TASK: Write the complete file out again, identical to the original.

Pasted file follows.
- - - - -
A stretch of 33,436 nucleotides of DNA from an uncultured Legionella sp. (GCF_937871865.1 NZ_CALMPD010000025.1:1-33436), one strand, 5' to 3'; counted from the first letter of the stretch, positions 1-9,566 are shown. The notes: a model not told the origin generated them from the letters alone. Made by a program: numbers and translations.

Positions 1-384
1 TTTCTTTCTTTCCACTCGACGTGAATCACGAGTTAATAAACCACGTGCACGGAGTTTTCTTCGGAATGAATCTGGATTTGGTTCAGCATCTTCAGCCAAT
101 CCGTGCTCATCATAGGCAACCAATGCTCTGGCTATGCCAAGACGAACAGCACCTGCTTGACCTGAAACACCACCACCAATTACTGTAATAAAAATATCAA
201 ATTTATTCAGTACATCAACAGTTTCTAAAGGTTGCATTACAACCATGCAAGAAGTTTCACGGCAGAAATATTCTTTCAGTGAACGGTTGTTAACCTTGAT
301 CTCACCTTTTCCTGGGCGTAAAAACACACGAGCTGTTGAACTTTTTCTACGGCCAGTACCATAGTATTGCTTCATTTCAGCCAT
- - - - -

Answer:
A stretch of 33,436 nucleotides of DNA from an uncultured Legionella sp. (GCF_937871865.1 NZ_CALMPD010000025.1:1-33436), one strand, 5' to 3'; counted from the first letter of the stretch, positions 1-9,566 are shown. The notes: a model not told the origin generated them from the letters alone. Made by a program: numbers and translations.

Positions 1-384
1 TTTCTTTCTTTCCACTCGACGTGAATCACGAGTTAATAAACCACGTGCACGGAGTTTTCTTCGGAATGAATCTGGATTTGGTTCAGCATCTTCAGCCAAT
101 CCGTGCTCATCATAGGCAACCAATGCTCTGGCTATGCCAAGACGAACAGCACCTGCTTGACCTGAAACACCACCACCAATTACTGTAATAAAAATATCAA
201 ATTTATTCAGTACATCAACAGTTTCTAAAGGTTGCATTACAACCATGCAAGAAGTTTCACGGCAGAAATATTCTTTCAGTGAACGGTTGTTAACCTTGAT
301 CTCACCTTTTCCTGGGCGTAAAAACACACGAGCTGTTGAACTTTTTCTACGGCCAGTACCATAGTATTGCTTCATTTCAGCCAT